Setting goals that build habits

We hear about resolutions every New Year. Then we see snarky headlines about how most resolutions fail by the end of January. We’ve seen it before: you set a healthy lifestyle resolution. You adopt an all-kale diet. You hit the treadmill five days in a row. You lose a few pounds… along with your will to live. At the end of week one, you’re binging Netflix and devouring Haagen-Dazs by the carton.

That may be a slight exaggeration, but it speaks to a common pitfall of setting goals: too often people treat it as a sprint and not a marathon. People use short-term willpower rather than long-term habits.

It’s nearly impossible to achieve resolutions through sheer willpower. Willpower is temporary. This means even in the unlikely event you succeed in your resolution, there’s not much use to it, as you’re unlikely to sustain this willpower in the years ahead.

The best resolutions change our habits. Habits are the things we do by default without even thinking. They’re the patterns that shape our lives. Habits take time and repetition to form. If you develop a good habit by tackling a New Year’s resolution, you’ll be better off in the years ahead.

My resolution for 2017 was to read 50 books. I only read 43. Even though I failed at the resolution, I succeeded in the goal of changing my reading habits. That’s all I really wanted.

Two things that turn goals into habits:

1. Aim high (within reason)

2. Measure your progress


1. Aim high

When you reach for the stars, you may not quite get one, but you won’t come up with a handful of mud either. 
Leo Burnett

A high target motivates you to get aggressive. It forces you to get creative. Aiming low will never do any of these things.

If you aim low, you’ll certainly hit low. If you aim high, you might still hit low, but you have a much better chance of hitting high.

Reading 50 books was my version of aiming high. Had I aimed for 15 books, I would have hit my goal easily. It’s likely I would have read precisely 15, neither more nor less. I’d have little motivation to read 43. Aiming low would not have forced me to adopt new reading habits.

But aim within sight

While there’s virtue to reaching beyond your grasp, aiming too high can be problematic. Had I aimed for 100 books, I see a few different scenarios:

  1. I read all 100 books by neglecting my job, friends, family, and other good habits.
  2. I finish four books by the end of January, then, realizing how far behind schedule I am, I fulfill my goal by reading 96 books by Dr. Seuss.

3. I give up in the first week.

In any one of the above scenarios, I would fail to change my habits.

2. Measure your progress

Goals tend to be easier when you break them down into measurable objectives. All of my successful habit-forming resolutions include a component of ongoing measurement. In the case of reading 50 books, this meant keeping track of my reading list in a notes document. When I dropped 35 pounds in 2015, I stepped on the scale every morning, tracked my weight in a spreadsheet, and took pictures of my meals and of myself.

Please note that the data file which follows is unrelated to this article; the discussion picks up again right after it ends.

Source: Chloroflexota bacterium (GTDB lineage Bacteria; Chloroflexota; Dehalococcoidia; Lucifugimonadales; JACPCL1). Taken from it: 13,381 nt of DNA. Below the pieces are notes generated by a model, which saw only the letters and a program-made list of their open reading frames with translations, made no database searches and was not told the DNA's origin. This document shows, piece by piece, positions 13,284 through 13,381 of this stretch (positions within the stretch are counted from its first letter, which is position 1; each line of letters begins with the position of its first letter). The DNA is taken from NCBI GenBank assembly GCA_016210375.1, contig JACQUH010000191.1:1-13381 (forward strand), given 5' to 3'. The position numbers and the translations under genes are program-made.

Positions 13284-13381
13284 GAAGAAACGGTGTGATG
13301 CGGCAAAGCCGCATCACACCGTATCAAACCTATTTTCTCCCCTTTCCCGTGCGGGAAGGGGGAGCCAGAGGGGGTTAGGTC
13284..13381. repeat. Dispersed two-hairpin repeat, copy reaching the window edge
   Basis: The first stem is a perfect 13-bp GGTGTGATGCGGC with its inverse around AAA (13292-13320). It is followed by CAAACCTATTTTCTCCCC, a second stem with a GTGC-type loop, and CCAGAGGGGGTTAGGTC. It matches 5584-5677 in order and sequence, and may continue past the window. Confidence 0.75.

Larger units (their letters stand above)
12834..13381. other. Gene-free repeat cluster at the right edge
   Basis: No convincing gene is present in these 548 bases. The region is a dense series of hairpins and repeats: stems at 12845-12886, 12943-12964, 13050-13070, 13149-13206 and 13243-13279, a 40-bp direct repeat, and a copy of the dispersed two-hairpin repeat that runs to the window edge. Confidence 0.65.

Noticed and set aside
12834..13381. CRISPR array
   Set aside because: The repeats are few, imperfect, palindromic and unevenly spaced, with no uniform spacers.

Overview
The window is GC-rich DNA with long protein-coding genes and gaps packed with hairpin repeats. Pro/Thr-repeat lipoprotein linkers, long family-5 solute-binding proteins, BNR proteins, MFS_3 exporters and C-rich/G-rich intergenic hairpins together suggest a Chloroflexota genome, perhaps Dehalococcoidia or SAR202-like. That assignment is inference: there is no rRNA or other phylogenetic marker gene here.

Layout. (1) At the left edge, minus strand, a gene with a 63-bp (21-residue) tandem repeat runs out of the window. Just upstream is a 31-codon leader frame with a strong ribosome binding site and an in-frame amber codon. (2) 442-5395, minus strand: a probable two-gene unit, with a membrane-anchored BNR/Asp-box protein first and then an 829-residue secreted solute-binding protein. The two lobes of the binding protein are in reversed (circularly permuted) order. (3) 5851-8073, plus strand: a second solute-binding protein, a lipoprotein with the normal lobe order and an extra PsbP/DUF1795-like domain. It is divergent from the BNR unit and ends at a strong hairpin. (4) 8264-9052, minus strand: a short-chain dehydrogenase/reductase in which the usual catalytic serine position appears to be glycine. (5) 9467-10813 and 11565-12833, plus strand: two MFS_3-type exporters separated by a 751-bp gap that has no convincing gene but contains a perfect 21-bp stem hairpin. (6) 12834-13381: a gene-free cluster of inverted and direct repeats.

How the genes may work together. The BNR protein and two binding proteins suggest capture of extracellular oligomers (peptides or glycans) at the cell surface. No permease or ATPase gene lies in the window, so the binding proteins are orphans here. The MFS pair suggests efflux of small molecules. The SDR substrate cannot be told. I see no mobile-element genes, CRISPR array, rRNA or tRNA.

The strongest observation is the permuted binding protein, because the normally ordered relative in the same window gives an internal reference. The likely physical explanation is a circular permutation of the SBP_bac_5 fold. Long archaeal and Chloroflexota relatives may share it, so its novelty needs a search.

Goals don’t typically build habits if they’re binary. For example, “My resolution is to go to New York this year.” Unless you’re running across the country to New York, it will be difficult to measure your progress along the way towards this goal. You’ll either get there or you won’t.

Measurement has the added benefit of making your goal into a game. By tracking your progress, you’re constantly keeping score against yourself.

There is no inherent problem in our desire to escalate our goals, as long as we enjoy the struggle along the way.
Mihaly Csikszentmihalyi, Flow

There are natural points and rules systems all around us. It’s easy to form games. In my reading challenge, I found a small game in the public library system: read and return the book without renewing it. By numbering the books I read in my Notes app, I felt a small thrill each time I shut the spine, and listed another book to my completed column.

I may have not hit the goal, but I built a habit.

43/50 is a B. While I’m not thrilled with anything less than 100% completion, in the spirit of reaching beyond my grasp, I’m content with the result. It changed my reading habits, improved my sleep, taught me valuable lessons, took me on new adventures, gave me new conversation starters, and I feel better about it. I’d say it’s a successful resolution.

For my next resolution…

I have a handful of resolutions for 2018 that are continuations of habits I established in previous resolutions: maintaining my diet, my reading routine, and regular travel.

My next habit-forming resolution is to publish 26 blogs over the course of the year. (I’ll admit, that’s one reason I’m writing this one right now.)

My goal with this resolution is to practice creativity and to get more comfortable with publishing as part of the writing process. I’ve kept a private journal for years, and writing has always been part of my academic and professional career. However, I still feel anxiety when I publish and share my thoughts. These are feelings I hope to get over. The best way to do that is to make publishing a new habit.

If you have suggestions for books to read, blogs to write, or resolutions to make, please let me know.